Most of us will be familiar with rockets and jets. When we watch a Space Shuttle launch or an Air Force fighter take off we are seeing both types of engine in action. They certainly look similar – with all that heat and noise and fury – but there is a fundamental difference between them and that is in where they get the oxygen to generate the combustion needed to produce the thrust that propels them along.
Rocket and jet engines are both ‘reaction’ engines. This means that they obey Isaac Newton’s Third Law of Motion: For every action there is an equal and opposite reaction. In both engines, fuel and an oxidizer (any substance containing oxygen) are combined and ignited and the resulting high-pressure gases are then exhausted from the rear of the engine. This is the ‘action’. The ‘equal and opposite reaction’ is the force that pushes the rocket or jet forwards.
A rocket carries both the fuel and the oxidizer for the duration of its flight. This is why rockets can operate in the oxygen-free vacuum of space; they have on board all the oxygen they need for combustion. Some rockets use solid fuels while others use liquid fuels (rocket fuel is known as propellant). A solid rocket fuel is a substance in which the fuel and the oxidizer are mixed together into a solid block that is ignited to produce thrust. Liquid-propellant rockets carry the fuel and the oxidizer in different containers and they are only mixed when they enter the combustion chamber.
The three engines of the Space Shuttle orbiter and the two rocket boosters that help launch it are good examples of both types of rocket engine. The two solid rocket boosters on either side of the huge external fuel tank each use a solid propellant called ammonium perchlorate composite. The ammonium perchlorate is the oxidizer and it is mixed with fuel (powdered aluminum), a catalyst consisting of iron oxide, a binding polymer (that acts as a secondary fuel) and an epoxy curing agent. The Shuttle’s main engines use liquid propellant – liquid hydrogen as the fuel and liquid oxygen as the oxidizer – that is fed to them from the external tank.
Unlike rocket engines, a jet engine doesn’t carry an oxidizer and must get its oxygen from the atmosphere. A fan sucks air into the engine and a compressor squeezes it to increase its pressure. This compressed air is then forced into a combustion chamber where it is mixed with fuel and ignited. The resulting expanding gases exiting the combustion chamber then spin a turbine – which is linked to the fan and the compressor, ensuring a continuous airflow – before exhausting from the rear of the engine.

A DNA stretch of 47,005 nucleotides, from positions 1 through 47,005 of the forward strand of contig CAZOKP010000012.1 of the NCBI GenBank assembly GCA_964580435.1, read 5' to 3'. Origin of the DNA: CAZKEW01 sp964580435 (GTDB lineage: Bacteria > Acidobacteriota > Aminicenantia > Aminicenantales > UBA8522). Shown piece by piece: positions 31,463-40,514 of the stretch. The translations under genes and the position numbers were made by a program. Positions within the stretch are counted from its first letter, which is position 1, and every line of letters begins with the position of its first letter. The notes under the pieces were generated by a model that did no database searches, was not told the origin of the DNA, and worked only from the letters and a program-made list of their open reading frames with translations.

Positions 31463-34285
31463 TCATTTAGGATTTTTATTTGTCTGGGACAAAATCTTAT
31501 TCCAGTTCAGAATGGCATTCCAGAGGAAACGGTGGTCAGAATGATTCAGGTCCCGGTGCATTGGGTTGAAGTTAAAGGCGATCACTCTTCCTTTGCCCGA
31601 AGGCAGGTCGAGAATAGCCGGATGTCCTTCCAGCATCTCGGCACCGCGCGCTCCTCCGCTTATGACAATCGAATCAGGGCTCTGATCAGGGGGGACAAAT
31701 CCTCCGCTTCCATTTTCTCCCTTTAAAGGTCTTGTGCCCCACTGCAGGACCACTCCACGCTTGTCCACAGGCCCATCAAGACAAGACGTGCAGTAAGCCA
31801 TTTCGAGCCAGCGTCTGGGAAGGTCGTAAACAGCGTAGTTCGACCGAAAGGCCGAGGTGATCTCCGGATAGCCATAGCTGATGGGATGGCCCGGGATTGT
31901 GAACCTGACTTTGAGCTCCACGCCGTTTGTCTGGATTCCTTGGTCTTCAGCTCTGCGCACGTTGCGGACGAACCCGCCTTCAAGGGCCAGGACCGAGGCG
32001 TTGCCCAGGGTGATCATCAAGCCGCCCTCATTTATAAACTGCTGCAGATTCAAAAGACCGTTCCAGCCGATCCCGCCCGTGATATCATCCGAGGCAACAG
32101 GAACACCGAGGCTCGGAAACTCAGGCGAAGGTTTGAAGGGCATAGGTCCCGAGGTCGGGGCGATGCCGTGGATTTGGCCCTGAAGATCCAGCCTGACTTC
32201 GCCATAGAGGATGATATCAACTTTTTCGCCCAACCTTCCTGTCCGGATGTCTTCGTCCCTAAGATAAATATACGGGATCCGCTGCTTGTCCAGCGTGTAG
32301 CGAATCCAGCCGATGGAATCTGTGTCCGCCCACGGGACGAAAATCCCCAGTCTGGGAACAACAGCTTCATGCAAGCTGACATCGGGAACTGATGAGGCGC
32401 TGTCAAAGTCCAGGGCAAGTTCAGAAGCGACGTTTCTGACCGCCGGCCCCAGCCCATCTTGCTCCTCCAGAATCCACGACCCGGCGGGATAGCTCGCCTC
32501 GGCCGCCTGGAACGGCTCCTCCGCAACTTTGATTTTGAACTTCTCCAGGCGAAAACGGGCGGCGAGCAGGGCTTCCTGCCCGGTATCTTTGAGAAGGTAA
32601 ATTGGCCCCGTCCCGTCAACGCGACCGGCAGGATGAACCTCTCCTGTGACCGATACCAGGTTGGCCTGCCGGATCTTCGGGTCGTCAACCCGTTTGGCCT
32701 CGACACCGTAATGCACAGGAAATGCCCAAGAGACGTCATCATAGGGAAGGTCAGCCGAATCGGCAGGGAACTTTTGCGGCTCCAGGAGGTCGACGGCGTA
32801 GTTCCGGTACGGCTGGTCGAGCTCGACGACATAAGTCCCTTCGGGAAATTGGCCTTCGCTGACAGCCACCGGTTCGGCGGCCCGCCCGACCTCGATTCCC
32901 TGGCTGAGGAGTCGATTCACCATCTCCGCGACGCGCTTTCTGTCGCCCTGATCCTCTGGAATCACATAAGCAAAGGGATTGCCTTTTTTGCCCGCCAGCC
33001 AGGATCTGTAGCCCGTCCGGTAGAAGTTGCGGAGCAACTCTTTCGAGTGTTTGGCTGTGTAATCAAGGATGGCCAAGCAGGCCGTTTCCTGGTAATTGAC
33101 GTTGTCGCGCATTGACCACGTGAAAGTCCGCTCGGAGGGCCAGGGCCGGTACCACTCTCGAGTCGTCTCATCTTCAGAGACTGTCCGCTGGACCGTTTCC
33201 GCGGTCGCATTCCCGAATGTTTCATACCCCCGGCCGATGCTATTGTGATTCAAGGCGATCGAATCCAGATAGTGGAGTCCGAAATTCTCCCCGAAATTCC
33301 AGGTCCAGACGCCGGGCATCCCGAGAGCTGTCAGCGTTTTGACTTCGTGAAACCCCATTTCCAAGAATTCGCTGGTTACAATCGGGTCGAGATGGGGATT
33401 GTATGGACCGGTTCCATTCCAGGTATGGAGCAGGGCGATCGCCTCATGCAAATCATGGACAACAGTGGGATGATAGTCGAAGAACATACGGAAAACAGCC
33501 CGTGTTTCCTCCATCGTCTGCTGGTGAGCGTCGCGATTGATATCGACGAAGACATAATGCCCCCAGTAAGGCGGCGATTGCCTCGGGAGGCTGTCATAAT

The basic jet engine design hasn’t really changed much since the first jet engines (called turbojets) were perfected during WWII. The main design improvements over the years have concentrated on increasing engine power and fuel efficiency. Turbofans are now usually the jet engine of choice both in the civil and military fields. A turbofan only allows some of the incoming air to go through the combustion stage; the rest – slightly speeded-up – goes around the outside of the central core ‘cold’ and exits with the hot gases that are leaving the combustion stage.
This means that turbofans get maximum thrust with minimum fuel consumption, making them fuel efficient and ideally suited to power commercial airliners. The large round engines you see on airliners are that shape because of the large-diameter fan used to suck in the air. These commercial engines are called high bypass-ratio turbofans because they are designed to allow a significant amount of the incoming air to bypass the combustion stage, making them extremely efficient at subsonic speeds. Turbofans on supersonic military jets have a lower bypass-ratio in order to increase thrust, and they also make use of afterburners – where fuel is added to the hot exhaust gases – when a surge of thrust is required, such as for take-offs and during air-to-air combat maneuvers.
While we see jet engines all around us, rockets are not such a common sight. Solid fuel rockets are used mainly as boosters – such as the Space Shuttle boosters described above – and as military ballistic missiles. These rockets, once lit, cannot be stopped and their thrust is controlled by the mixture of the solid fuel and by varying the surface shape of the burn area. This is a channel drilled through the center of the fuel block which burns outwards.
On the Shuttle boosters this channel is in the shape of an eleven-pointed star. As these points burn off, the burn surface-area decreases, and so, therefore, does the thrust of the rocket. Liquid-propellant rockets are more efficient than their solid-fuel cousins and, more importantly, by varying the rate of fuel combustion the thrust can be controlled far more accurately.